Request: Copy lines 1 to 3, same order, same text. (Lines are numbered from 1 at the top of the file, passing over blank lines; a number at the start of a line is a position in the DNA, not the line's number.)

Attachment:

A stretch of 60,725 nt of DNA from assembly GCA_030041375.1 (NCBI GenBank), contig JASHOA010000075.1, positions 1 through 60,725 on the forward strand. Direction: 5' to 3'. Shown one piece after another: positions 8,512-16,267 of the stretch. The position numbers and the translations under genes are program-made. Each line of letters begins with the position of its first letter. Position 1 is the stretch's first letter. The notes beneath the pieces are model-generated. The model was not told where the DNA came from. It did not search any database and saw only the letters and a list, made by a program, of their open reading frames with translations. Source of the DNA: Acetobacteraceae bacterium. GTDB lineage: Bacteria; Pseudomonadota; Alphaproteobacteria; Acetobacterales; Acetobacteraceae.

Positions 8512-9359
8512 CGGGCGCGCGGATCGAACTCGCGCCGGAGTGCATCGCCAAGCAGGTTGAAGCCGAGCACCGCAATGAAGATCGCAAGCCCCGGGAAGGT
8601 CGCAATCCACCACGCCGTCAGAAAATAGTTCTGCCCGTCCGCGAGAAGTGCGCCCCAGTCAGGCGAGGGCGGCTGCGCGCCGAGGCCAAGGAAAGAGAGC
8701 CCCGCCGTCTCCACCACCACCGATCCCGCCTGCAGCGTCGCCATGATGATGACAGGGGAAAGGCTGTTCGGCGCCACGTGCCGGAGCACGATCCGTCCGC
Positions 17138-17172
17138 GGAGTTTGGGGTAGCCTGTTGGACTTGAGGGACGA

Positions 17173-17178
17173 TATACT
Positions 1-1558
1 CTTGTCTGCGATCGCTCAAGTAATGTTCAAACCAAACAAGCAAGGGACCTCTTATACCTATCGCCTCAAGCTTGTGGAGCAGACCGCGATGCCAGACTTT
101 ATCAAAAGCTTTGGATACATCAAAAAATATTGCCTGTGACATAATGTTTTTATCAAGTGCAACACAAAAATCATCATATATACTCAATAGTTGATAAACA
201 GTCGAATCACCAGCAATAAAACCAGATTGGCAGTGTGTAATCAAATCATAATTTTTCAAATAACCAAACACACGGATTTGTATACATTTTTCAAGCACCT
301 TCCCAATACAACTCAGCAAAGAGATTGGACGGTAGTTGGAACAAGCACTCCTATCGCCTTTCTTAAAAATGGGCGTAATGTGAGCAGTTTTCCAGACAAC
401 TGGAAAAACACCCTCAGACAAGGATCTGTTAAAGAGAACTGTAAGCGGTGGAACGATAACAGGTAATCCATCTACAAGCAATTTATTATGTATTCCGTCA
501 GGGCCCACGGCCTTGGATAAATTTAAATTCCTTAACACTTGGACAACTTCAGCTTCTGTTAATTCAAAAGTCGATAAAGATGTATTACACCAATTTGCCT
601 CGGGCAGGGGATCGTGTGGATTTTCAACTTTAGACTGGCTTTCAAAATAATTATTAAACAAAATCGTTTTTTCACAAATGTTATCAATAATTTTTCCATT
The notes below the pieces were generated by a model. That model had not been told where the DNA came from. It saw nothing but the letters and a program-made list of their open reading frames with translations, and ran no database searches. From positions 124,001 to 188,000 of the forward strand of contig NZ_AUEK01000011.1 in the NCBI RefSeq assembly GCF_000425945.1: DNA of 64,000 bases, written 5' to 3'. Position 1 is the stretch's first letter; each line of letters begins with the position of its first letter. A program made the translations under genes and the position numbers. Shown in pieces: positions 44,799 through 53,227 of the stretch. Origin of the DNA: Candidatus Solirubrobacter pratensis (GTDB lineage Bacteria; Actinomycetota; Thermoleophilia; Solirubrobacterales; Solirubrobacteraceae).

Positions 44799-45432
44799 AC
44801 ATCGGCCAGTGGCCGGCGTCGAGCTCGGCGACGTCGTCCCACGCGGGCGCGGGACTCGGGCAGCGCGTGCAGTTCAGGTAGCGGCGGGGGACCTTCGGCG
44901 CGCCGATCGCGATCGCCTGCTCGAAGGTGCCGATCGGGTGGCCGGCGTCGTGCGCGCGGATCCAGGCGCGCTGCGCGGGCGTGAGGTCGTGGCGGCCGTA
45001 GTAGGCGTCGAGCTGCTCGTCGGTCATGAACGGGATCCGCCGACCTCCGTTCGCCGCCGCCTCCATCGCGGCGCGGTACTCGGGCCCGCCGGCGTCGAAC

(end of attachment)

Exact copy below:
A stretch of 60,725 nt of DNA from assembly GCA_030041375.1 (NCBI GenBank), contig JASHOA010000075.1, positions 1 through 60,725 on the forward strand. Direction: 5' to 3'. Shown one piece after another: positions 8,512-16,267 of the stretch. The position numbers and the translations under genes are program-made. Each line of letters begins with the position of its first letter. Position 1 is the stretch's first letter. The notes beneath the pieces are model-generated. The model was not told where the DNA came from. It did not search any database and saw only the letters and a list, made by a program, of their open reading frames with translations. Source of the DNA: Acetobacteraceae bacterium. GTDB lineage: Bacteria; Pseudomonadota; Alphaproteobacteria; Acetobacterales; Acetobacteraceae.

Positions 8512-9359
8512 CGGGCGCGCGGATCGAACTCGCGCCGGAGTGCATCGCCAAGCAGGTTGAAGCCGAGCACCGCAATGAAGATCGCAAGCCCCGGGAAGGT